|The 1804-06 Corps of
by Captains Meriwether Lewis and William Clark, now being celebrated in
its bicentennial, blazed a trail across uncharted reaches of North
and opened the way for a stampede of exploration and settlement that
in the great overland migration known as the Oregon Trail.
Prior to the Lewis and Clark expedition, explorers from France, Britain and Spain had been probing the Western reaches of the continent for decades. Most believed in the existence of a "Northwest Passage" -- a navigable river leading from the middle of the continent to the Pacific Ocean -- and the Missouri River was the most likely candidate. By following the Missouri to its headwaters, many were convinced, the route would be discovered.
The first 700 miles of Lewis and Clark's journey, in fact, was made following a detailed map of the Upper Missouri River surveyed by a pair of late 18th century explorers named James Mackay and John Evans at a time when the territory still belonged to the government of Spain. Like Lewis and Clark, Mackay and Evans were commissioned to explore the Missouri River system and find a route to the Pacific Coast. They were also instructed to map and gather information about the unexplored region and its peoples. But the Mackay and Evans Expedition, which began in 1795, was cut short when Spanish Upper Louisiana was acquired by France and then, three years later, by the United States in the Louisiana Purchase.
President Thomas Jefferson, who negotiated the Louisiana Purchase of 1803, had long been interested in the possibility of a Northwest Passage and was convinced that the newly acquired territory was going to be of great value to the young United States. It would provide "land enough for our descendants to the thousandth and thousandth generation," he predicted, but first it must be explored and those explorations made known to the American people.
Lewis and Clark's expedition was more successful than Jefferson could have imagined. There was no Northwest Passage to be found, but they completed the first mapping of the Missouri River headwaters and made their way through the Rocky Mountains to the Pacific Ocean. They found native peoples that were hospitable and they recorded discoveries of new plants and animals and geologic features that made those who read their accounts want to have a look for themselves.
Most importantly, the news of the Lewis and Clark expedition opened the hearts and minds of the nation to the prospects of a new frontier much as Christopher Columbus' voyages had revealed the New World and the flights of the first astronauts pioneered the exploration of space. It wasn't long before more explorers followed, and behind them the first settlers.
Hunt's party made it to the Pacific, but they had several casualties along the way and the enterprise was in deep trouble. Their only hope was to send a party back to St. Louis for help. A man named Robert Stuart led the mission, a difficult journey that took nearly a year. He kept to the south and west side of the Snake River and while crossing the Rocky Mountains in what is now Wyoming he found a 20-mile wide gap in the mountains -- South Pass -- which was the linchpin in the creation of the Oregon Trail. This was the "Northwest Passage" so many explorers had been looking for and the route a half-million emigrants would eventually follow.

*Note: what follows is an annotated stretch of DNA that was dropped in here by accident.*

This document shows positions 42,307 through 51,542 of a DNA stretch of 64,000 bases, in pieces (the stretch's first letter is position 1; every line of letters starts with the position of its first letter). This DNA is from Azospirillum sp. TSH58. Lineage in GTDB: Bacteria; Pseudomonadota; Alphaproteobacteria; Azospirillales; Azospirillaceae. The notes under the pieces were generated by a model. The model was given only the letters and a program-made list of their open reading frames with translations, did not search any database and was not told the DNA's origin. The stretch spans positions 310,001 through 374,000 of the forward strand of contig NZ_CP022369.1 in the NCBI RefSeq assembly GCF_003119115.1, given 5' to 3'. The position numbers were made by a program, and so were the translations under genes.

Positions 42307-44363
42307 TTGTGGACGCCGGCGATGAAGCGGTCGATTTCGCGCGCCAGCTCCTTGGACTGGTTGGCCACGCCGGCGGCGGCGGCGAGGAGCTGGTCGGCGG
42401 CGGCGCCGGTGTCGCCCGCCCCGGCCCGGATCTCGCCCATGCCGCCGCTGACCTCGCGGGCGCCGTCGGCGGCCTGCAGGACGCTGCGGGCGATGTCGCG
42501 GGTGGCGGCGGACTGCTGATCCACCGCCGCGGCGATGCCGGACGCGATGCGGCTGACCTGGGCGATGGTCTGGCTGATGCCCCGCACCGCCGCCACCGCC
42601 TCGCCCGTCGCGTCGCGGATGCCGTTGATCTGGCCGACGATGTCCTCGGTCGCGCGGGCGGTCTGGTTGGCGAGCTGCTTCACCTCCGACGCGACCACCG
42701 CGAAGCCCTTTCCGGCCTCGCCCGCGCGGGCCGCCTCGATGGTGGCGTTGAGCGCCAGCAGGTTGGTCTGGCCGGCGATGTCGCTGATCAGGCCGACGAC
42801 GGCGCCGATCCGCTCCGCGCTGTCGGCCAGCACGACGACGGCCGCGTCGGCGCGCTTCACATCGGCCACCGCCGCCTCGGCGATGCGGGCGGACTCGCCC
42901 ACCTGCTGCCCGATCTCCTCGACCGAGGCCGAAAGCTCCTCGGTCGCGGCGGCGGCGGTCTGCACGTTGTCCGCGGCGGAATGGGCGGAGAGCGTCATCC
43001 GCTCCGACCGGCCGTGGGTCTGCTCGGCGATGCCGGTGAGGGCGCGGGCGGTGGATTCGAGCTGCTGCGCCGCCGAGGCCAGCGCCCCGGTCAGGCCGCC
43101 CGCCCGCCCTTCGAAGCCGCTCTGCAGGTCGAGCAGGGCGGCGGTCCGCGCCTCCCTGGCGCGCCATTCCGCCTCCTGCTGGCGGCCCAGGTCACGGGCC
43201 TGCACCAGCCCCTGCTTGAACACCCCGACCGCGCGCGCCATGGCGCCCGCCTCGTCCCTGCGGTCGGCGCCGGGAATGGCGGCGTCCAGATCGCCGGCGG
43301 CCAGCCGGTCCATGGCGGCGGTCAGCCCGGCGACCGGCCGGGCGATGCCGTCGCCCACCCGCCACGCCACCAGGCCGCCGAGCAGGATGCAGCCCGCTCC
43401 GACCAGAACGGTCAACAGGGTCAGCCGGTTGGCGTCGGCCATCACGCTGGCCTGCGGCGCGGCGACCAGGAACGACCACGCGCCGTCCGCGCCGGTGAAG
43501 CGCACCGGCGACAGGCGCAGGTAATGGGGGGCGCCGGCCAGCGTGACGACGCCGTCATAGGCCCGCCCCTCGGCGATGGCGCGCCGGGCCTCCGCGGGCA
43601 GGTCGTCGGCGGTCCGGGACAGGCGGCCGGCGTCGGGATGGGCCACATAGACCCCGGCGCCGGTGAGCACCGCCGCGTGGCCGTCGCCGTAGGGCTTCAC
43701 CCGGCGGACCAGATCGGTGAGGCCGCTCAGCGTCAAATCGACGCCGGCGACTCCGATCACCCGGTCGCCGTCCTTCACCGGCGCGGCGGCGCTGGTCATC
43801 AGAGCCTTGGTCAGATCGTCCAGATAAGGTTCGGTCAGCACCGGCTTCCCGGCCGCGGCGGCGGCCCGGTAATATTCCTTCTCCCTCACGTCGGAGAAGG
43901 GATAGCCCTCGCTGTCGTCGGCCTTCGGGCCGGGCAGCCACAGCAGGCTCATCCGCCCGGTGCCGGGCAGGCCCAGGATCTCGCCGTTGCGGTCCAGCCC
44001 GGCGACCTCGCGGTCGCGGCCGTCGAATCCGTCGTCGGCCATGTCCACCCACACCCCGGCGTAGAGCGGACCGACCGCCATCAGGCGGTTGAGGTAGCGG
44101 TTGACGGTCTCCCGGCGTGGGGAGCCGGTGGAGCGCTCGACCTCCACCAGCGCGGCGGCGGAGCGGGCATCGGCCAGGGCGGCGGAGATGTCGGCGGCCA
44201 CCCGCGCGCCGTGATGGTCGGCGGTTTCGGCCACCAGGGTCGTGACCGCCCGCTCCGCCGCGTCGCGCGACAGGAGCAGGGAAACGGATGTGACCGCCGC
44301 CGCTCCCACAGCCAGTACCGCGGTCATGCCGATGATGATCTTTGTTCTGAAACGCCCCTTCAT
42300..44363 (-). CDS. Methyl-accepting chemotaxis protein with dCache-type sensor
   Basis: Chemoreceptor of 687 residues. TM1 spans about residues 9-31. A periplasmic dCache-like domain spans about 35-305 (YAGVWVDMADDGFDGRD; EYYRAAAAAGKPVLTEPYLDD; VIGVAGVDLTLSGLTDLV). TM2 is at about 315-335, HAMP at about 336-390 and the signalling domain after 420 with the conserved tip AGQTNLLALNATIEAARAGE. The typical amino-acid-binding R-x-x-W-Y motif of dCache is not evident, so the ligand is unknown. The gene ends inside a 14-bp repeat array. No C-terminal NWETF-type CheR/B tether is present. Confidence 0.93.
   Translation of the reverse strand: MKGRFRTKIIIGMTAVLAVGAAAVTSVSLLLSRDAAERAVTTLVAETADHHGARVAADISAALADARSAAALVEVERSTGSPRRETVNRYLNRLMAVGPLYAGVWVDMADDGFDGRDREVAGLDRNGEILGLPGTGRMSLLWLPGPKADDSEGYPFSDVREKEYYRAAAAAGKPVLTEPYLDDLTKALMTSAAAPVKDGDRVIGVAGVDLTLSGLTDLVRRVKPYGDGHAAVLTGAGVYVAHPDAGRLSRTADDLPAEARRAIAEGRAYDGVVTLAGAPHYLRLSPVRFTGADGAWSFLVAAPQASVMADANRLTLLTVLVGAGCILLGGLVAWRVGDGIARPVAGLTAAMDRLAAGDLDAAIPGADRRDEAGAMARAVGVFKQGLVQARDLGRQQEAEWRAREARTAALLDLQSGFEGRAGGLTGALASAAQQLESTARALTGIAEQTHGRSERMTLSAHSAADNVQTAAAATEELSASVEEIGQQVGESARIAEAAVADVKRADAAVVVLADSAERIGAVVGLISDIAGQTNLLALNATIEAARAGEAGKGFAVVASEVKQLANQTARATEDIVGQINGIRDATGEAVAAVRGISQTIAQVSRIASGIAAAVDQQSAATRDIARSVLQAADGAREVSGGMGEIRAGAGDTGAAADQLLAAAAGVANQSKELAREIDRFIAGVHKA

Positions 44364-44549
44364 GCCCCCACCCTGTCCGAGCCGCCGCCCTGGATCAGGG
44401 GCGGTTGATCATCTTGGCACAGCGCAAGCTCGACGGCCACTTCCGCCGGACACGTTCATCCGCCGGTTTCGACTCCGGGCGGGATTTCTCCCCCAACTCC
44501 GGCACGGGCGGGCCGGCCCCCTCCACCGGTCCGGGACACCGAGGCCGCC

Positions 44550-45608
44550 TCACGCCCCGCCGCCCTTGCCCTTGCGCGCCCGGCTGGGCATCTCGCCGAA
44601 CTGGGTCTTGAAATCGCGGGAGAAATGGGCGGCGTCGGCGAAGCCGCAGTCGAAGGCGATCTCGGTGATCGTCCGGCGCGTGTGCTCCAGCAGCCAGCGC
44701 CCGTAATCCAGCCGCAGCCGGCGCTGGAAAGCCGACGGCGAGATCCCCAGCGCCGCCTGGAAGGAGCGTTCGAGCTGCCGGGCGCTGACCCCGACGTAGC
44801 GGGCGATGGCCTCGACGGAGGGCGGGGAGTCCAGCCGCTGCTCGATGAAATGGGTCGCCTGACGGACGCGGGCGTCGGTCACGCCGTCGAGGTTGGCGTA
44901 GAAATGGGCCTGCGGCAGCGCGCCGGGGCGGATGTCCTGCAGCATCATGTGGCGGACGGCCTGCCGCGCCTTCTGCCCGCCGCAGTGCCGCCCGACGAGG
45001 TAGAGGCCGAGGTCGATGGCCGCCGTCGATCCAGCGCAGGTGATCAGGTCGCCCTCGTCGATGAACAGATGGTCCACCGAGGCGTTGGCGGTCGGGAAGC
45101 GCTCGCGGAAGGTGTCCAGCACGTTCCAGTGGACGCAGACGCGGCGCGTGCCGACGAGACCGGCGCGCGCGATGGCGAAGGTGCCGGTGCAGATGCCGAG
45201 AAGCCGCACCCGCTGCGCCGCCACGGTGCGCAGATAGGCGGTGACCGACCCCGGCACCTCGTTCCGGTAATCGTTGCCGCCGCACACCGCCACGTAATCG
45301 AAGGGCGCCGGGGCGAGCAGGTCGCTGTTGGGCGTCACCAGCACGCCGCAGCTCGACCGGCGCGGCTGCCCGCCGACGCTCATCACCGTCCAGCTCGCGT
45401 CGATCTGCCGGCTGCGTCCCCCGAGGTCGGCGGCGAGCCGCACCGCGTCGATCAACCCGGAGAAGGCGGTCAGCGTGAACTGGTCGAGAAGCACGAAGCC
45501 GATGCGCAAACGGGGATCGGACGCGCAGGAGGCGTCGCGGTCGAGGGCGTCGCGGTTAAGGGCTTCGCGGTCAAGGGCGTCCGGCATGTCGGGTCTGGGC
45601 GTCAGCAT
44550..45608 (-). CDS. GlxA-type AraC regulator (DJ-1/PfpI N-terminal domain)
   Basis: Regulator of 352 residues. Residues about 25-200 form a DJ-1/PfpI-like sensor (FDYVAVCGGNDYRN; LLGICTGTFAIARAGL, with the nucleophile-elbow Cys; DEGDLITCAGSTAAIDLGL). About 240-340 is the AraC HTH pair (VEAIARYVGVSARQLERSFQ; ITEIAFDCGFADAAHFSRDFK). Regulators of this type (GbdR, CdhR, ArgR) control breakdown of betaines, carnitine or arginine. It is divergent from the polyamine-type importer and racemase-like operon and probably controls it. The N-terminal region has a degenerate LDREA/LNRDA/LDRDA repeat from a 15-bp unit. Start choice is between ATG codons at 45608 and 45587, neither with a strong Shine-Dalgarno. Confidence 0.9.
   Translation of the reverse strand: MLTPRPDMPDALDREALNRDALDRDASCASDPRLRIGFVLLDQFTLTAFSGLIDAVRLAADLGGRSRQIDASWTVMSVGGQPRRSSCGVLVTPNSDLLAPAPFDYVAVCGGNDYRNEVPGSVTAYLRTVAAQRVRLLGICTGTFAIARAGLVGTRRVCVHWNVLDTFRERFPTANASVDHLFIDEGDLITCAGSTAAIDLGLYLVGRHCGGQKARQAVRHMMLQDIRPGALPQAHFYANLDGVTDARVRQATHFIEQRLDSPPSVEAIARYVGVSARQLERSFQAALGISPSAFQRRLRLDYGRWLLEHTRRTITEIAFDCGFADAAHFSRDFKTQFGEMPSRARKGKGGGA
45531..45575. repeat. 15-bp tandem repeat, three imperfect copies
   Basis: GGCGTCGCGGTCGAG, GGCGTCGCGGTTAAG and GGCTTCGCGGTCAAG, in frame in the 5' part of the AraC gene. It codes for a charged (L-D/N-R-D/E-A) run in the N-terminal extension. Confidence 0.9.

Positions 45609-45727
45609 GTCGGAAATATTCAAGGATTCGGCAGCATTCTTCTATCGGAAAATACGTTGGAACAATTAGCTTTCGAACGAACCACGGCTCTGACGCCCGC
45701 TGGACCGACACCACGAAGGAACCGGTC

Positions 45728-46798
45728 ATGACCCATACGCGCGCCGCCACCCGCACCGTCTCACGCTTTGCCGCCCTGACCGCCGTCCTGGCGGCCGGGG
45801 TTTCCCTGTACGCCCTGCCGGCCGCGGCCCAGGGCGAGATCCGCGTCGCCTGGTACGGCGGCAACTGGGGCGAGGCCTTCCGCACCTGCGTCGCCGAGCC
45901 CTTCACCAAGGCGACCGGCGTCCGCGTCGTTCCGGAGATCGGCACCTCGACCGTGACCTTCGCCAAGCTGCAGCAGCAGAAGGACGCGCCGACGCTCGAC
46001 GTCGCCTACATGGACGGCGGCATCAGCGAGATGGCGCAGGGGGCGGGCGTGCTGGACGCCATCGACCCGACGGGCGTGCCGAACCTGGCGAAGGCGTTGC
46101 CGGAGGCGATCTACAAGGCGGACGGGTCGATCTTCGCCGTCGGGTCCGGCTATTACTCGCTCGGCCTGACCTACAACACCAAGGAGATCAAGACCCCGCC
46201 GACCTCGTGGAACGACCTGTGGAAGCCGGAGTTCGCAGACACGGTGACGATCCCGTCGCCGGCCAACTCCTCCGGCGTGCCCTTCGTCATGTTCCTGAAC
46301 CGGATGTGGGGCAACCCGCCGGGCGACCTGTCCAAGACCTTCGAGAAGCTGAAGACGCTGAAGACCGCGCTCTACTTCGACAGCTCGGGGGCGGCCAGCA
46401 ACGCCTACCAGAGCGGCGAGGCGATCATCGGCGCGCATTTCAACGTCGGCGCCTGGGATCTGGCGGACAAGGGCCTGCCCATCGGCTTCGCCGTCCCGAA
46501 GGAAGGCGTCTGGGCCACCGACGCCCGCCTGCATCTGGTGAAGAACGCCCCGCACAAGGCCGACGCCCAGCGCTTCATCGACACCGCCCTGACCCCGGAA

While other explorers blazed the route, it was Col. John Charles Fremont who first pioneered the Oregon Trail. His expedition of 1842-43, which followed the course of the trail as we know it today, was popularized in upbeat and enthusiastic reports that were widely ready by Americans back east. Fremont made the journey west seem easy, even enjoyable, and within a year a thousand people and more than a thousand head of stock traversed the Oregon Trail. Within two years the number of migrants had tripled, and over the next decade, more and more families made the trek.
Within a span of just 40 years, the landscapes of eastern Oregon and Idaho went from being an uncharted wilderness fraught with unnamed perils to a well-mapped and heavily traveled territory. Today, the routes of roads and railways and Interstate highways closely follow the footsteps of Lewis and Clark, Mackay and Evans, Hunt and Stuart, Col. Fremont and many others as they stitch together a nation whose fabric is large and manifold.
Lewis and Clark Among the Nez Perce
Strangers in the Land of the Nimiipuu
by Allen V. Pinkham and Steven R. Evans
University of Oklahoma Press, 2013
In Search of York: The Slave Who Went to the Pacific With Lewis and Clark by Robert B. Betts
University Press of Colorado, 2000
William Clark's body servant, York, is the subject of this intriguing biography which seeks answers to the myths about his life and role in the Corps of Discovery. From his youth on the Clark plantation in Kentucky to the difficult years that followed Lewis and Clark's expedition, York's life is examined from all known records.
A recently discovered trove of Clark's correspondence to his brother reveals much about York's post-expedition life and is detailed in an epilogue to this revised edition of Betts' 1985 publication.
Exploring with Lewis and Clark The 1804 Journal of Charles Floyd
edited by James J. Holmberg
University of Oklahoma Press, 2005
edition of the journal of Sergeant Charles Floyd. Volume 80 in the
Exploration and Travel series. Foreword by Gary E. Moulton.
Traveling the Lewis and Clark Trail by Julie Fanselow
The third edition of this practical guidebook, updated for the Lewis and Clark Bicentennial, details where to find historic sites and natural areas relating to the 1804-06 Corps of Discovery.